Tag Archives: fringe

Adding Fringe

So I don’t know about you, but I am not great at learning things from out of books.  However, I do love a good tutorial video.  So, I thought, why not make a video about adding fringe?  How hard can it be?  Apparently harder than I thought.  I managed to make a video, but I don’t know how to add titles or cut scenes, or even have sound.  That’ll be my next project.  I may be good with needles and yarn, but technology still stumps me sometimes.

Anyway, here it is, my very first YouTube video!  Drum roll please!

And, since I can’t figure out how to add audio, here is what I would have said, if I had been able to conquer the computer:

Step 1: Insert the crochet hook through both the front and back layer of the scarf.

Step 2: Pick up one of your fringe pieces folded in half and use the hook to pull the middle of the fringe through both layers of the scarf.

Step 3: Using your hook again, pull the ends of your piece of fringe through the middle loop.

Step 4: Pull the ends of the fringe tight.

Step 5: Repeat the whole process over and over, so that each stitch has a piece of fringe  attached to it.  This makes a really nice, thick fringe for a scarf.

Step 6: Laugh at how terrible my YouTube video is.  I promise I’ll work hard to make my next one better. Cross my heart.

Pattern:The Boyfriend Scarf

So,  if you can’t may your significant other  a sweater without getting cursed, what’s a girl to do? (Unless you want to be cursed, but that’s a personal issue.)  How about a fancy-enough-to-be-special-but-not-too-fancy-to-be-worn-every-day scarf?  It’s plain enough to be manly, but is made with gorgeous, soft, hand-dyed yarn to keep you happy as you knit. The Boyfriend Scarf will keep your main squeeze toasty warm, and is guaranteed not to be cursed. (I can’t promise that you won’t break up, but if you do, it is not the fault of this scarf.)

This project was designed to be given as a special gift, so I splurged on the yarn.   You’re welcome to use another more cost-effective yarn, but  you will not regret knitting with Malabrigo.  It’s a hand-dyed single-ply merino wool from Uruguay.  So soft and warm!  (If I had a million dollars I would knit myself a suit from it, but since I do not have a million dollars, a Malabrigo scarf will do nicely.)

The scarf is actually knit in the round, as one very long, thin tube, like a small sleeve.  Because of this, you’ll end up with a double-thick, non-rolling, smooth stockinet scarf.  The only problem with this construction is that it can get a tad boring, so make sure you have something good queued up on your Netflix.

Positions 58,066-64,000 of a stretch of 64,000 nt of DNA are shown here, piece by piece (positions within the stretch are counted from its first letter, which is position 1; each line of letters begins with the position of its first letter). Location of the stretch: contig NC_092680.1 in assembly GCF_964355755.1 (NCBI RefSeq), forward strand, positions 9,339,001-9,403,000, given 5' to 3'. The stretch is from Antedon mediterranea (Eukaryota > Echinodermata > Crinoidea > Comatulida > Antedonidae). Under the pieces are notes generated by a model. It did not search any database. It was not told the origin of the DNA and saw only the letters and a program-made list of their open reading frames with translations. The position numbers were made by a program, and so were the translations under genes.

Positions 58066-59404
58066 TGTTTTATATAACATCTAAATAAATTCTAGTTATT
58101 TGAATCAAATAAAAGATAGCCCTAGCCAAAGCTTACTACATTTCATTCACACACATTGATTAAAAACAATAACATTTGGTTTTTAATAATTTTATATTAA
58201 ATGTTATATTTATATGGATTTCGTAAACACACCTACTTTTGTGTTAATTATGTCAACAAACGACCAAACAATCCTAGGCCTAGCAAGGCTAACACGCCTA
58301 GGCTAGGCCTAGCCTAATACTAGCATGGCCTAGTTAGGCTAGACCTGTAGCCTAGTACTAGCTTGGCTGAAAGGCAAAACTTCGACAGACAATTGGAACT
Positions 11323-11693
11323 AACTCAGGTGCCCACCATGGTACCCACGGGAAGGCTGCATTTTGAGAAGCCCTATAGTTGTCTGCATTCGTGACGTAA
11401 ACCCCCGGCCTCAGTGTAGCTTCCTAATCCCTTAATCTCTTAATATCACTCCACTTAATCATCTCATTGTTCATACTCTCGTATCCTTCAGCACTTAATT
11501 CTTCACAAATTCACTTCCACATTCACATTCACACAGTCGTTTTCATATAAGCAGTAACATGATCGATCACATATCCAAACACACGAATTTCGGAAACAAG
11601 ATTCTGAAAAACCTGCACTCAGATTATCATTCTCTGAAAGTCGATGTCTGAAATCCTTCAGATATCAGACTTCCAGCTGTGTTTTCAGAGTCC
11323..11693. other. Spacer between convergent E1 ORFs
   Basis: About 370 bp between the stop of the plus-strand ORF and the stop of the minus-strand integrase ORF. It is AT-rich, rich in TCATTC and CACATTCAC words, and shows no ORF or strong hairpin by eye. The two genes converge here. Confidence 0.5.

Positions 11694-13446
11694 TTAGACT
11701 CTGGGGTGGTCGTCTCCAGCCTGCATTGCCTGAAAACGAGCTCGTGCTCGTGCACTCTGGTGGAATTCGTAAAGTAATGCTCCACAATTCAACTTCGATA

The ends of the scarf are finished off with a simple fringe that serves two purposes.  First, it’s fringe, which just looks snazzy.  And, second, it closes up the ends of the scarf, so that you have a nice, double-thick scarf, not a weird tubey-thing around your neck.  If you/your guy is not interested in fringe, a neat whip stitch will finish the ends just as effectively.



2 Skeins Malabrigo Worsted (shown in Verdes 203)

1 Size 8, 8 inch circular needle

1 Size 8/H crochet hook (if you have a slightly smaller hook, that will work, too)

Stitch marker (optional)


Scissors and tapestry needle


1. Cut fringe:  Measure and cut 50 10-inch pieces of your yarn.  These will be your fringe when you’re done knitting your scarf.  Set them aside until later (I recommend protecting them in a Zip-Lock baggie or something, just to be sure they’re safe).

2. Cast on 50 stitches.  Place marker (if you like; it’s not technically necessary), and join in the round.  Work in stockinet (knitting all stitches) until your first ball of yarn runs out.

3. Join the second ball of yarn and keep knitting.  (I like using a spit join.)

4. Keep knitting

5. Knit some more

6. When you’re just about out of yarn, bind off.

7. Apply fringe: Dig out your fringe pieces from wherever you hid them.  Lay out the scarf flat (so that it looks like a scarf, not a sleeve), with one short end facing you.  Slip the crochet hook through both layers of the scarf, just above the cast-on or bound-off edge.  Pick up and fold one of the fringe pieces in half.  Use the crochet hook to pull the middle of the fringe piece partway through the scarf end.  Then pull the cut ends of the fringe through the loop you just made.  Pull the fringe tight.  Repeat the process so that 25 fringe pieces are attached to each end of the scarf.  When you’ve attached them all, trim any pieces that are a little wonky.

8. Block: Soak your scarf in warm water for about 20 minutes.  Squeeze out most of the water with a clean towel.  Lay out flat on another clean towel on a counter or a nice empty part of the floor to dry.